Welcome to the fifth and final instalment of our five-part article series on the Principles of Successful Business Publishing.  In the previous article, I introduced you to the principle of Distribution and why a successful business book is dependent on utilising multiple distribution channels to ensure the widest possible reach.

This final principle is one that many authors fail to implement effectively, which is the Integration of their book into all aspects of their business ecosystem to get the most benefit from the remarkable tool they have created.

This oversight usually stems from a lack of perspective of what a business book actually is.  Quite often, people view the act of writing and publishing a book as a stand-alone project and therefore see the resulting book as just another product to sell.  This is very short-sighted and can cause you to inadvertently hamstring the success of your book by limiting it to a single role.  The actuality is that your book is a valuable business asset that can be integrated into every facet of your business well beyond just sales of the book itself.  Let’s look at some of the roles your book can play in your wider business.


Selling copies of your book – either directly to your readers or via a retail channel such as Amazon – is an important contributing factor to your book’s success.  And this will of course remain its primary focus.  But even within the role of a sales tool, your book can do more than just be a stand-alone product.  

It can be used as a very powerful lead magnet to pull high-quality potential leads into your network.  There is even a strong argument for giving copies of your book away for free to select individuals to boost this very point.  

Your book can also form part of an upsell strategy to help convert warm prospects into paying customers, or as a gift incentive to reward the purchase of a high-ticket product or service.  


I’ve talked at length in numerous other articles about how much impact a book can have on your profile as an expert in your industry.  But just like buying a treadmill or a gym membership, it only works if you work it. You need to integrate your book into the overall messaging of your public-facing profiles for it to start having the positive effect of raising your profile.

This doesn’t need to be blatantly ‘salesy’; in fact, it works better when it isn’t so obvious. It can be as simple as adding a link to the book in your email signatures, social media bios, and the about you page on your website.  Get professional and engaging photographs taken of you with your book to use in place of boring headshots and avatar photos to sublimely indicate that you are also a published author.  

And don’t forget to work it into your standard networking introduction.  The simple change of adding ‘author of…’ when introducing yourself can have a subtle yet dramatic effect on either a room of people or an individual.  It took me a little while to get used to doing this and felt a bit awkward at first, but I now always introduce myself as “Sam Pearce, author and publishing consultant”.  The addition of that one word changes people’s perception of you without you needing to be overt about the fact that you have written a book.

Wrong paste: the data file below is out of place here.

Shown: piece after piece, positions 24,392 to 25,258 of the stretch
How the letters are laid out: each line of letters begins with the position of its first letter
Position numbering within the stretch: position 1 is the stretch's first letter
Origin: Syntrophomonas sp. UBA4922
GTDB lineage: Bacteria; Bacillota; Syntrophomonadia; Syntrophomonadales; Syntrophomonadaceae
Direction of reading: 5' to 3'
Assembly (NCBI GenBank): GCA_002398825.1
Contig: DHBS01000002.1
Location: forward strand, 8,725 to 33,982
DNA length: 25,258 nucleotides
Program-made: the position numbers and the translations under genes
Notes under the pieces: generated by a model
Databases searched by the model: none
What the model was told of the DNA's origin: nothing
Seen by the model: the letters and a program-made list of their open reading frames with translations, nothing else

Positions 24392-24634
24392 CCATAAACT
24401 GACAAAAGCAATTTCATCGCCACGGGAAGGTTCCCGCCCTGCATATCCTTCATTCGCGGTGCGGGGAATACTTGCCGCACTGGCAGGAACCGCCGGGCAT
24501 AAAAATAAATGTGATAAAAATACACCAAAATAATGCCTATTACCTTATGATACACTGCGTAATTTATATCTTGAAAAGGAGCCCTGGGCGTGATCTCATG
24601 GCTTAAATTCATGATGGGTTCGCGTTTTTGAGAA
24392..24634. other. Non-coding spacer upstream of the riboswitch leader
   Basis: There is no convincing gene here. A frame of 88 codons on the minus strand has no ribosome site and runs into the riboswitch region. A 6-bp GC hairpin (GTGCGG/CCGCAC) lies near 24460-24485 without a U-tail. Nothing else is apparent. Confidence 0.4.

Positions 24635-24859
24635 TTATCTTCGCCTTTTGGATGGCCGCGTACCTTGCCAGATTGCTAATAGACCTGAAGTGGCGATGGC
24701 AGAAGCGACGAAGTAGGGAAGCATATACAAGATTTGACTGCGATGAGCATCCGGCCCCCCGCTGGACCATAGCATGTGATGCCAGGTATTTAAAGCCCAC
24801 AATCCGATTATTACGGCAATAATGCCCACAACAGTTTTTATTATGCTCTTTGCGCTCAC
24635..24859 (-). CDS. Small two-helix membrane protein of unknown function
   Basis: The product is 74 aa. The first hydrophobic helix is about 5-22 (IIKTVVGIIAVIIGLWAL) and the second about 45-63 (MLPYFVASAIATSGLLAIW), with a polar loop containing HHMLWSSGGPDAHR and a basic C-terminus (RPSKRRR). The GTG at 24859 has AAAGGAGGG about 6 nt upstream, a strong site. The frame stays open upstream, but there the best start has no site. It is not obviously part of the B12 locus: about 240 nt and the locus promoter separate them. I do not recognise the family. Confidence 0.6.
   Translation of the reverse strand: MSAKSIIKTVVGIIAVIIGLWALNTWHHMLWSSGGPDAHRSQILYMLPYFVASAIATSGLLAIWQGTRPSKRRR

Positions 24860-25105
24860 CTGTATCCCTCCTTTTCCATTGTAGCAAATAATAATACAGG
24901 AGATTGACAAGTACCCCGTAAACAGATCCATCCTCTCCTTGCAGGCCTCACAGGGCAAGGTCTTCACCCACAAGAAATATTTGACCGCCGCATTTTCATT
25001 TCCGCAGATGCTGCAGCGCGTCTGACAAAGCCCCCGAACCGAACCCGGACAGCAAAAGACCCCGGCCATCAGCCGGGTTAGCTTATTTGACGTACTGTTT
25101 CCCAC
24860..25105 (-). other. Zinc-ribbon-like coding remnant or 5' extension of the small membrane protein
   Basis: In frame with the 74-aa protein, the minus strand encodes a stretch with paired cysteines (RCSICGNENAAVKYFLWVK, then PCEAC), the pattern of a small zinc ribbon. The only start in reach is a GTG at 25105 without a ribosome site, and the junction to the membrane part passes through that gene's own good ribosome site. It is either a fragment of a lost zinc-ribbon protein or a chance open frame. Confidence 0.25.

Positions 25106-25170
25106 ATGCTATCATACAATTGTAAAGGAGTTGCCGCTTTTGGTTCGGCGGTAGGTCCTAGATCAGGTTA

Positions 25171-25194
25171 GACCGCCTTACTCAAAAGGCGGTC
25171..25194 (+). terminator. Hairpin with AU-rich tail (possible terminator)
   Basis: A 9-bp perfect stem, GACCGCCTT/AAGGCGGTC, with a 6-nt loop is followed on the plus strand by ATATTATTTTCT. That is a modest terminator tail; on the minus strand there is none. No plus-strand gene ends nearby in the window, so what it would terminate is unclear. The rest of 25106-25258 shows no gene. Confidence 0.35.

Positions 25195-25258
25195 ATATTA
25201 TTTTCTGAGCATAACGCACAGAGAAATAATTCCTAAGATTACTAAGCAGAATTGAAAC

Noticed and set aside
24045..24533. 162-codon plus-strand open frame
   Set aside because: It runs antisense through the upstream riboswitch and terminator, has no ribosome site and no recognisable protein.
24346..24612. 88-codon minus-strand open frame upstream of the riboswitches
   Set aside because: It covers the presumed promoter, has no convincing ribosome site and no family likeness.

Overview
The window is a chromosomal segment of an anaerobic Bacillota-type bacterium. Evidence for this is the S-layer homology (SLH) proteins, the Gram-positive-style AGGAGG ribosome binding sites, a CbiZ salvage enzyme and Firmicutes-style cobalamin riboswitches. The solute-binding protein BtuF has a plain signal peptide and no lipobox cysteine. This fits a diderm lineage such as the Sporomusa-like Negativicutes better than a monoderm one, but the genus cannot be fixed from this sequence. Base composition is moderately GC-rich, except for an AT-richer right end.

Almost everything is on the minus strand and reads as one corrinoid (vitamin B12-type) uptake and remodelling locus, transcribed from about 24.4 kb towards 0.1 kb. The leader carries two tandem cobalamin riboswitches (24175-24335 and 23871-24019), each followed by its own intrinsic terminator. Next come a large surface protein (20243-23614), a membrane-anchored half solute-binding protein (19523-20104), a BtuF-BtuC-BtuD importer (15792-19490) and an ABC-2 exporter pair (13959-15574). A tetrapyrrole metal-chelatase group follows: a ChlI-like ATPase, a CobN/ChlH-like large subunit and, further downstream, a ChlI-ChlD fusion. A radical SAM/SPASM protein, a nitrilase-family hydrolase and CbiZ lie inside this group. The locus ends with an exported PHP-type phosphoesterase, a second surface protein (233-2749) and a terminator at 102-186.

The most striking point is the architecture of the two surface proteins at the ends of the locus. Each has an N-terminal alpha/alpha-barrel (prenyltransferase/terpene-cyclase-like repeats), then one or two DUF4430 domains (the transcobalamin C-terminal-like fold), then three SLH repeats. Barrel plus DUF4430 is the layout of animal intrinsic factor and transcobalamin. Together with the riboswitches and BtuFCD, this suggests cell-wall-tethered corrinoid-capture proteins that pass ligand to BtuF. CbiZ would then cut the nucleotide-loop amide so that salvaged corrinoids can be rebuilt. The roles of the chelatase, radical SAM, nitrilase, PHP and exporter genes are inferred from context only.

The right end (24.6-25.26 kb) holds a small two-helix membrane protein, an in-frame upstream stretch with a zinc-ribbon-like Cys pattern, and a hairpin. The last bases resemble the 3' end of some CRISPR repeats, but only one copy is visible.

A natural progression of using your book to boost your overall profile is to start using it as a PR tool; as leverage to get media opportunities such as interviews, guest appearances, and speaking engagements.  A bonus of this is that your book can work both ways in these situations in that it can help you get the opportunity in the first place and then give you a platform in which to promote (or even sell) the book back to the audience of that opportunity. Twice the bang for your buck as they say.


As part of the process of writing your book, you have invariably collected all your best material into one place.  It would be a waste to only use it for that one purpose.  Repurposing the content from your book for other uses such as blog posts, articles, webinars, and other marketing material not only saves you time but reinforces your branding and messaging.

Also, having multiple examples of the same content in several different places and formats increases the chances of the right people finding it and taking action to get in contact with you.  Which feeds back into your sales funnel.


Let’s not forget that your book is prime content for marketing campaigns across both social media and email subscription lists.  Not only to promote the book itself and boost copy sales but as non-sales orientated content as well.  For example: sharing updates on your book’s launch or success, sharing reviews or awards that your book has garnered, sharing quotes or short passages from your book to build interest in its content, or using excerpts from it to answer common questions posed in group forums or that you get commonly asked.

The marketing possibilities are only limited by your imagination if you appreciate how versatile a book can be once it is put to work within your business in a strategic and integrated way.

The best thing is that unless you are writing about very fast-paced topics such as law or technology, the shelf life of your book will ensure that it can continue to be of benefit to you for years – far longer than any other form of marketing asset.

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